That mood, softness and sublime drama can be seen in paintings such as On Interstate 20, Rocky Bottom and Light on the Tensas. In these and other paintings, details seem unimportant. Like the impressionist painters and many other Louisiana landscape artists, she responds more to light, color and only the suggestion of imagery. Or, as she states on her gallery’s Web site, “I use emotional color and simplified forms that are not reality but present a sense of place.”

Her sense of place is literally all over Winnsboro. She has left a trail of murals around town, featuring images of local historic figures and buildings in places ranging from Franklin Parish High School and the old Princess Theatre in downtown Winnsboro to the Catfish Festival Building, the Prairie Street Historic District and Caldwell Parish High School in the nearby town of Columbia.

“Margaret is one of our most prolific artists,” says Tommy Usrey, president and chief executive officer of the Northeast Louisiana Arts Council. “She’s a gifted artist. Her work has such depth. The brush strokes almost speak to you. They let me pause and clear my mind and then look deeper into what she is saying and accomplishing in her own mind. Her work is stunning and really speaks to me.”

Equally important, Usrey says, Ellerman is a gifted teacher. Like many other artists, Ellerman has found her artistic voice not only in her palette but also in teaching art to others. For many years, she has taught art at Franklin Parish High School; Delta Community College in Monroe; and numerous art workshops for children, teenagers and adults in Louisiana, Mississippi and Arkansas. “She has this ability to work with students and stimulate their creativity,” Usrey says. Although Ellerman teaches various grade levels and ages, she prefers teaching teenagers: “They are so eager to learn.”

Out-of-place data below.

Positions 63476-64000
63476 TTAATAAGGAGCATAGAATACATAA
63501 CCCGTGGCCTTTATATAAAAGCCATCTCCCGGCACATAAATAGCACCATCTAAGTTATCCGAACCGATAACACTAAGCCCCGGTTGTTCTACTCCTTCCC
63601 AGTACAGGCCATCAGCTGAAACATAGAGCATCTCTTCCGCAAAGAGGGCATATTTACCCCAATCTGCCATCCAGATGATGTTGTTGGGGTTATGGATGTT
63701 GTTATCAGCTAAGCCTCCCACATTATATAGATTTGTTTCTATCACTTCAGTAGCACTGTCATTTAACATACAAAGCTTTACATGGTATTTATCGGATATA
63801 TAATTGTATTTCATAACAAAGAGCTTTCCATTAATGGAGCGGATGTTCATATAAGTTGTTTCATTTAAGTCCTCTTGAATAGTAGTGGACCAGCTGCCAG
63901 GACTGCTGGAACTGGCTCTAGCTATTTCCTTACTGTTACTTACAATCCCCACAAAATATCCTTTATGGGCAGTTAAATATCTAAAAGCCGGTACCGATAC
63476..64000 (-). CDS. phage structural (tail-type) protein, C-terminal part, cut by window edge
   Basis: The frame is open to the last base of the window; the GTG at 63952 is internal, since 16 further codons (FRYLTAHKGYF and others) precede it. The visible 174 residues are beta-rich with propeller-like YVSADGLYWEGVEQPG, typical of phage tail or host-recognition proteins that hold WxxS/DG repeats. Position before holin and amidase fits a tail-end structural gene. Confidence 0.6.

Her early college academic background is English education and library science, but Ellerman later studied art at Louisiana Tech in Ruston, the University of Louisiana at Monroe and at artist workshops from Taos to New York given by nationally acclaimed artists. Her work has been featured in several juried competitions including the Masur Museum of Art, the Southern Watercolor Society, the Southwestern Watercolor Society and Mid-Southern Watercolorists, and in 1998 the Northeast Louisiana Arts Council named her Artist of the Year. She also is a member of the River Cities Art Association, Southern Watercolor Society, Mid-Southern Watercolorists and the Louisiana Watercolor Society.

Until recently, Ellerman has concentrated on landscapes, real and imagined. She is now exploring her imagination in directions away from the meadows and creeks to still lifes and more abstract work.

Margaret Ellerman’s painting, along with those of other area artists, can be seen at the Ouachita River Art Gallery in West Monroe. Visit www.orag.org for more information.